Tag Archives: New books

Book review: All the Good Things by Clare Fisher

26 Jun

all the goodTwenty-one year old Beth is in prison. The thing she did is so bad she doesn’t deserve ever to feel good again.

But her counsellor, Erika, won’t give up on her. She asks Beth to make a list of all the good things in her life. So Beth starts to write down her story, from sharing silences with Foster Dad No. 1, to flirting in the Odeon on Orange Wednesdays, to the very first time she sniffed her baby’s head.

But at the end of her story, Beth must confront the bad thing.

What is the truth hiding behind her crime? And does anyone – even a 100% bad person – deserve a chance to be good?

All the Good Things is a brilliant debut from Clare Fisher. It’s a novel that is both dark and light, heartbreaking and hopeful. It made me sad for the world we live in but also positive that sometimes people can make a difference; it made me remember that we shouldn’t judge actions without knowing the full story and it reminded me why reading can be so important to let us see inside different lives and to meet and understand new characters and the world around us.

Beth is just twenty one as we meet her and she’s in prison for doing an “100% TM certified bad thing”. We don’t actually find out exactly what Beth has done until nearly the end of the novel and wanting to know certainly drew me into the story initially but this book is so much more than a page turner with a big reveal. From the very first pages, I loved Beth’s voice – it’s a compelling mix of adult who has seen too much and lost child. Beth’s honesty and the simplicity of some of her statements took my breath away. She felt real and despite knowing that she’d done something terrible, I wanted to get to know her better, to understand her and what led her to where we meet her.

Beth’s counsellor Erika has suggested that she write a list of the good things about her life and so the chapters are titled with the things on Beth’s list. From “Smelling a baby’s head right into your heart” to “Flirting on orange Wednesday” and “running as fast as the thames flows”, each ‘thing’ forms a chapter of Beth’s life and as I read I began to piece together the picture of who she is.

It soon becomes clear that Beth has seen, been through and dealt with, a lot. All the Good Things is very hard to read in places and as the picture built of the many times that Beth had been failed by the people who were supposed to care for and protect her, I could see similar stories to hers in headlines and news stories. It made me sad to think that there are women and children out there right now going through the same things as Beth has. It made me angry that opportunities to help her were missed in the book and that vulnerable women and children are in the same position in reality every day.

As you can see, this story brought out a lot of emotion in me!  It is beautifully written and it really did make me think about the ‘facts’ that we see and what is really behind those stories. I cannot wait to read more from Clare.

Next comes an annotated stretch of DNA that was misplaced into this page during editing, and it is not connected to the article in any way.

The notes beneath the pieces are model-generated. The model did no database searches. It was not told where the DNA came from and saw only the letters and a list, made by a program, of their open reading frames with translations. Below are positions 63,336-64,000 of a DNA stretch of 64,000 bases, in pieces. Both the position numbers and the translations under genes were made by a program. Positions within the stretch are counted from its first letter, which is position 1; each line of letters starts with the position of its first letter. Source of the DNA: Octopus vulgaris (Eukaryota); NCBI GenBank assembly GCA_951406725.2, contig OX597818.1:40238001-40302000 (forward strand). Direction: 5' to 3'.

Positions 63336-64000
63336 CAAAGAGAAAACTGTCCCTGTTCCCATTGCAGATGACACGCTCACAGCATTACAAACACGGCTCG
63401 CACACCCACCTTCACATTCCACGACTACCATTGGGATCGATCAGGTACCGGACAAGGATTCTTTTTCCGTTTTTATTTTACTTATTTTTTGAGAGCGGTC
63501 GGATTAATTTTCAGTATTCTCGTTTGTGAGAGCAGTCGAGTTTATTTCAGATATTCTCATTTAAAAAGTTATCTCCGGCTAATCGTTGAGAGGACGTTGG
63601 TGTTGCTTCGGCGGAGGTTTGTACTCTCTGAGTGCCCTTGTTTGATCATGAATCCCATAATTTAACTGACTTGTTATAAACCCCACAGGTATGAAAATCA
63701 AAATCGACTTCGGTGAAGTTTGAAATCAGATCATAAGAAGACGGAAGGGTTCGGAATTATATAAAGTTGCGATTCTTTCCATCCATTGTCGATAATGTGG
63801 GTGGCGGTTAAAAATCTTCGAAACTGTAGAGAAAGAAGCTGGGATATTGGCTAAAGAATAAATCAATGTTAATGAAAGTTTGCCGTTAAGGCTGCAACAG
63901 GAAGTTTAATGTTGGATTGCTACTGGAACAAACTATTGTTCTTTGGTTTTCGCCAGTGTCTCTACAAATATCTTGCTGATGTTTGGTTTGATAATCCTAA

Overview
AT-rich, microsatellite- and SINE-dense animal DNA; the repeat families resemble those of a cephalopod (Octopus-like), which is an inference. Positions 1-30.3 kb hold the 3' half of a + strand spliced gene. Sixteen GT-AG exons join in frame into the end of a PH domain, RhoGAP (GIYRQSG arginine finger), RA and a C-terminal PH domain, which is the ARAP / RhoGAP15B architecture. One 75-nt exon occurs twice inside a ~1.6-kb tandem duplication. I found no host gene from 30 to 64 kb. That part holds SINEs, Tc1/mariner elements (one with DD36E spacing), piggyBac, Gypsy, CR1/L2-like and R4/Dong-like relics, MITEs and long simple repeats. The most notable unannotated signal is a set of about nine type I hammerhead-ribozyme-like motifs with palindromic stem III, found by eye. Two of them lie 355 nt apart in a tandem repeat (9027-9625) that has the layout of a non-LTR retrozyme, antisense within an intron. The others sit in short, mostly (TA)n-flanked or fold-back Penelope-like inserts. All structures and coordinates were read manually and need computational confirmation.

5/5

All the Good Things is out now in hardback, ebook and audio formats.

I’d like to thank the publisher for providing me with a review copy of this novel as part of the blog tour.

Find out more about Clare and her writing at: https://clarefisherwriter.com/ 

Book review: Seven Days in May by Kim Izzo

13 Jun

kim izzoAs the First World War rages in continental Europe, two New York heiresses, Sydney and Brooke Sinclair, are due to set sail for England. Brooke is engaged to marry impoverished aristocrat Edward Thorpe-Tracey, the future Lord Northbrook, in the wedding of the social calendar. Sydney has other adventures in mind; she is drawn to the burgeoning suffragette movement, which is a constant source of embarrassment to her proper sister. As international tempers flare, the German embassy releases a warning that any ships making the Atlantic crossing are at risk.

Undaunted, Sydney and Brooke board the Lusitania for the seven-day voyage with Edward, not knowing that disaster lies ahead. In London, Isabel Nelson, a young woman grateful to have escaped her blemished reputation in Oxford, has found employment at the British Admiralty in the mysterious Room 40. While she begins as a secretary, it isn t long before her skills in codes and cyphers are called on, and she learns a devastating truth and the true cost of war. As the days of the voyage pass, these four lives collide in a struggle for survival as the Lusitania meets its deadly fate.

I love reading novels that shed light on events and periods of history that I know little about. The sinking of the Lusitania is one such event – I knew very little about the circumstances and theories surrounding the tragedy when I started this novel and I learned a lot from reading it. Kim has certainly done her research and evocatively brings to life both the ship itself and the activities of the British Admiralty in Room 40, some of which are still shrouded in mystery today.

Kim has created three excellent and very different female characters to lead Seven Days In May; Sydney and Brooke are rich American heiresses but as different as two sisters could possibly be. Sydney’s belief and active participation in the suffrage movement contrast sharply with her sister’s desire to be the leading light of New York society and Izzo sets up an excellent friction between the two which plays out throughout the story.

We also meet Isabel Nelson as she takes up a new post, working for the Admiralty in London. Izzo uses Isabel to give us a tantalising glance at the inner workings of the war effort. I’d never heard of Room 40 but have always been fascinated by the code breakers of World War Two and was surprised to learn of this predecessor. Isabel is also hiding her own secret past and this added another layer to the intrigue of the story.

Key issues of the time, particularly women’s rights, are brought to life through Isobel, Sydney and Brooke and this makes Seven Days in May a very readable and even relatable novel. I’ve enjoyed both of Kim’s previous novels but the combination of mystery, social history and the tension of an impending disaster make this my new favourite of her books.